TONI THORNE: Misuse of social media
I SHALL NEVER for the life of me understand why people like to run with a story without knowing the full facts. Technology has given this practice an added power with various social media tools. A family friend recently posted condolences on Facebook as one of her best friends had died suddenly. Within 24 hours, her sorrow turned to disgust and anger after many Barbadians saw the need to flood WhatsApp with messages claiming that the recent deaths were due to the poor water quality. In one day, Barbados churned out so many marine biologists and environmentalists!
A serious downside of social media is that it has given the unqualified a voice to discuss certain matters. More than ever it is other people’s business. What is equally upsetting is that persons see no need to fact-check. “Oh? ’Bout five people say a cow jump ova de moon? Well, yea, lemme broadcast dis hay den, cuz surely a cow could jump and over de moon.”
What is lost on said persons is that they lose their credibility in the process. In addition, if as many of us said our prayers or morning devotion, a lot of what we think and say would never occur. Don’t tell me about what someone posted or who has made who shame. It is negative energy and no productive life has the time or effort for such folly.
Equally, all trust is lost on persons who cannot keep a conversation between them and someone. What impression do people give when they constantly send screenshots of their conversations with other people? If you are talking to Gabriel, the angel, do not say anything that you would not want the host of angels in heaven to know. You cannot “unsend” a message.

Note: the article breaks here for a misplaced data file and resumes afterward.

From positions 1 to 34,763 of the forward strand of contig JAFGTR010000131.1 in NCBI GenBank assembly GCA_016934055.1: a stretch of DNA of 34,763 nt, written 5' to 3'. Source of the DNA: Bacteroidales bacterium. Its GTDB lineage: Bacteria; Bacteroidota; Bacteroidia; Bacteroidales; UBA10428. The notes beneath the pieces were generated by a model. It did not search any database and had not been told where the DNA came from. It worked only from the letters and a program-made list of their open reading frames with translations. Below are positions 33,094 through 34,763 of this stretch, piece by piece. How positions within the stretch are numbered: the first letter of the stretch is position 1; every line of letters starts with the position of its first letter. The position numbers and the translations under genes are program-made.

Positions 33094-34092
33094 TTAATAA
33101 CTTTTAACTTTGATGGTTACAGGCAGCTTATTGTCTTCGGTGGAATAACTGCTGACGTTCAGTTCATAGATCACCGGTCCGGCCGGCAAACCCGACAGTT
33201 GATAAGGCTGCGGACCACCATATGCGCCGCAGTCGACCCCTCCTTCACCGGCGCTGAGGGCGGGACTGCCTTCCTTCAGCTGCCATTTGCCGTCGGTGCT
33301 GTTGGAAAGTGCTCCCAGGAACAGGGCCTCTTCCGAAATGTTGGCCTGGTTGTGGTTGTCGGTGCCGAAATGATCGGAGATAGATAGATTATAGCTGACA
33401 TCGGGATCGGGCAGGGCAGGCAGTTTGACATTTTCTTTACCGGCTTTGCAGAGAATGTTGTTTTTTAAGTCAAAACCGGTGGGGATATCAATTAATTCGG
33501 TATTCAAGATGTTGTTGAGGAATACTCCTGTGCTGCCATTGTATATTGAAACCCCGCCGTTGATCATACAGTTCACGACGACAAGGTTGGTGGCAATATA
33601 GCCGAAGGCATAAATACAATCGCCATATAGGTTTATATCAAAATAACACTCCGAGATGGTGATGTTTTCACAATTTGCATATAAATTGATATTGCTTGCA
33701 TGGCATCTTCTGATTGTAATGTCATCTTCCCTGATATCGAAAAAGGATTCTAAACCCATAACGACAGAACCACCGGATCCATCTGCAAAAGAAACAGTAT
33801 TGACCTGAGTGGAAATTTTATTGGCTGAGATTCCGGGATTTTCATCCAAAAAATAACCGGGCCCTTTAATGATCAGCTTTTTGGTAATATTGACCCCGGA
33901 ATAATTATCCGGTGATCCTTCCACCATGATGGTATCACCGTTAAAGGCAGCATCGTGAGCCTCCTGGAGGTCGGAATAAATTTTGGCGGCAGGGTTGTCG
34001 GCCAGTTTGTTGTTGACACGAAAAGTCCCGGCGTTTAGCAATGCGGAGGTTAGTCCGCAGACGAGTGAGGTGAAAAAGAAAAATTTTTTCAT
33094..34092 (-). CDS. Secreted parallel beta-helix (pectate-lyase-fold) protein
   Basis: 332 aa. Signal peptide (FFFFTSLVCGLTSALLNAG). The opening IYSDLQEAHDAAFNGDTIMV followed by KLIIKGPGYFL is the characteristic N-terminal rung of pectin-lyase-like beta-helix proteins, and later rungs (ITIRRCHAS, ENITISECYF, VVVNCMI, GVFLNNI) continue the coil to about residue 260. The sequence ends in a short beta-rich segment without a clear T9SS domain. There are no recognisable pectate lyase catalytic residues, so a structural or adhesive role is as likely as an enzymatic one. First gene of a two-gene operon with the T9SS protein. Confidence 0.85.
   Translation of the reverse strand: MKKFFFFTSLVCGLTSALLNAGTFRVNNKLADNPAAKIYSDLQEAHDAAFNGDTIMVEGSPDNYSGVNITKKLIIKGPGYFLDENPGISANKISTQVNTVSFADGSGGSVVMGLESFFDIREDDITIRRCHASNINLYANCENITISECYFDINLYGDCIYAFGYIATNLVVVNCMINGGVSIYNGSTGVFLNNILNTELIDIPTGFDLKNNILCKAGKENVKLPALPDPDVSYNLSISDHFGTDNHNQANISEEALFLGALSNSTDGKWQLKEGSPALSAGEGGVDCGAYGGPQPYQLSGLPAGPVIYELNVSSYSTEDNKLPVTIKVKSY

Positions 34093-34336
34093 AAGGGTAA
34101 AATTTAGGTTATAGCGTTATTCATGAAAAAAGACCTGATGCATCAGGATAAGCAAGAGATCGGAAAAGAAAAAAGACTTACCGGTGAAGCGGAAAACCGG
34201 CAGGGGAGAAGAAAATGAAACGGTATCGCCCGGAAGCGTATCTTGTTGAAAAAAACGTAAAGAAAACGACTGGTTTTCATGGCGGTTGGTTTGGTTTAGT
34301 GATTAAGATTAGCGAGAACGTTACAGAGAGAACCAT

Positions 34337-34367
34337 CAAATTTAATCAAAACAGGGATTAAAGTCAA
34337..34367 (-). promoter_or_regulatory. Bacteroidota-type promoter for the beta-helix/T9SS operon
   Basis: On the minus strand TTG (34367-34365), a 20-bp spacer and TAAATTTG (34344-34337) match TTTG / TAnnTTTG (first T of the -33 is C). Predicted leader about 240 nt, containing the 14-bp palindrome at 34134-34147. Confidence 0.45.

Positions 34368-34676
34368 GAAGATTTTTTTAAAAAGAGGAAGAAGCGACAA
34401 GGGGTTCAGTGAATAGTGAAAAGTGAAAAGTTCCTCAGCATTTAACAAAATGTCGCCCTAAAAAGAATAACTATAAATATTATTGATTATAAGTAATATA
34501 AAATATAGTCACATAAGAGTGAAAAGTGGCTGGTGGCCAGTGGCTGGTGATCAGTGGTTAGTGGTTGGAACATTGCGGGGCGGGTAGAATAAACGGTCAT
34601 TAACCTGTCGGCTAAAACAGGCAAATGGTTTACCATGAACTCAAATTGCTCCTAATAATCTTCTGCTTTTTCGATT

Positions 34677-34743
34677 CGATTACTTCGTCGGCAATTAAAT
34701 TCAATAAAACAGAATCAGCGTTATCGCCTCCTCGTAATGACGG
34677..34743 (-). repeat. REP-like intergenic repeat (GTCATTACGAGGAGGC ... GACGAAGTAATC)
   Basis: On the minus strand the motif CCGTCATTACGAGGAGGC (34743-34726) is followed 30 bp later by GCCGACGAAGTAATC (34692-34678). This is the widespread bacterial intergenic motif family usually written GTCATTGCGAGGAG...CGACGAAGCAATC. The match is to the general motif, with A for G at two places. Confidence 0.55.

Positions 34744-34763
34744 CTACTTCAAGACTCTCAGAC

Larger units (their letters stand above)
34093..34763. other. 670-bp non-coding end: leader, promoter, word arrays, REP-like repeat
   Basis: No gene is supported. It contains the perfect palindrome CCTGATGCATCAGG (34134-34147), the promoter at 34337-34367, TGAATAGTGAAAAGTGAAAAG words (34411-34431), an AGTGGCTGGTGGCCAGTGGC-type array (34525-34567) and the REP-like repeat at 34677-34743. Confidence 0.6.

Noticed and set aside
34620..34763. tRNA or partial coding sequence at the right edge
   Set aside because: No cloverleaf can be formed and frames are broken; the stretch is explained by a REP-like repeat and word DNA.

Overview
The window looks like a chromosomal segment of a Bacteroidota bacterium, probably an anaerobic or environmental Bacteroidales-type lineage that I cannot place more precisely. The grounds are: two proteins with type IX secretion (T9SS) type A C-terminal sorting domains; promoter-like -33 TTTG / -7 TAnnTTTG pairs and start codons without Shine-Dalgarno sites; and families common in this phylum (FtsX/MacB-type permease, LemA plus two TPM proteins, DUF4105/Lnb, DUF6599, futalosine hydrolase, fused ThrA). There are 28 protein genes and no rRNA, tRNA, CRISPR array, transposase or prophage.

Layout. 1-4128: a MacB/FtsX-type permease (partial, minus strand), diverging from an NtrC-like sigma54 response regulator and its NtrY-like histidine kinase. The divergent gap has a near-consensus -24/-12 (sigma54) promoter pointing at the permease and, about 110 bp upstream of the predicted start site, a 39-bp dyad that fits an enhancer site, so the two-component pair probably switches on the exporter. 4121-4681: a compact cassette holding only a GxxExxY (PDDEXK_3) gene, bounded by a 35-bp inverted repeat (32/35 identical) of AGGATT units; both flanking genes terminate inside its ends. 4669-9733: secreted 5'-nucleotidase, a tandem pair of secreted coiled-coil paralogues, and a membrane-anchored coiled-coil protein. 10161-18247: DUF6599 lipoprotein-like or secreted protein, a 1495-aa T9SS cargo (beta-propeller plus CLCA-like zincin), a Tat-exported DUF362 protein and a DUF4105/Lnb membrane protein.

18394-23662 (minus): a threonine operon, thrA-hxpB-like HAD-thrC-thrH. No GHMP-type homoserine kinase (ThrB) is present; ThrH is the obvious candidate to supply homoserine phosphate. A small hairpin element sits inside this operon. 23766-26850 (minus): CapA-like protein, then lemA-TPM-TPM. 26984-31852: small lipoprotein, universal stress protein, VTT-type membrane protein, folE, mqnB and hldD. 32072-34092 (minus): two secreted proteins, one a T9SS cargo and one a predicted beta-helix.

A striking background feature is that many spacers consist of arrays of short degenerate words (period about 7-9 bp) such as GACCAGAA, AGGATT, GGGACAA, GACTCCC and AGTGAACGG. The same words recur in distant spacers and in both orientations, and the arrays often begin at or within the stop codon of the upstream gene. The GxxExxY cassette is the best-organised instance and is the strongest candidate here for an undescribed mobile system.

I learnt this lesson the hard way from one of my biggest regrets for 2016. One morning, a friend called me in a panic. He had just witnessed a horrible accident and asked me to ask the followers of one of my Instagram accounts to pray for the person in the accident. I did as I was asked. Needless to say, the person’s girlfriend was unaware and people started sending her screenshots of the prayer request post. Not cool. I would hate to find out about the misfortune of one of my loved ones via social media. I have learnt to be more sensitive, especially after I flipped a car and the pictures were all over social media before my parents knew.
Posting pictures of dead people in coffins is also disgusting. I could go on for hours on the ways we misuse social media. My main point is that I would like all of us to be more sensitive. Happy Sunday!
Toni Thorne is a young entrepreneur and World Economic Forum Global Shaper who loves global youth culture, a great debate and living in paradise.
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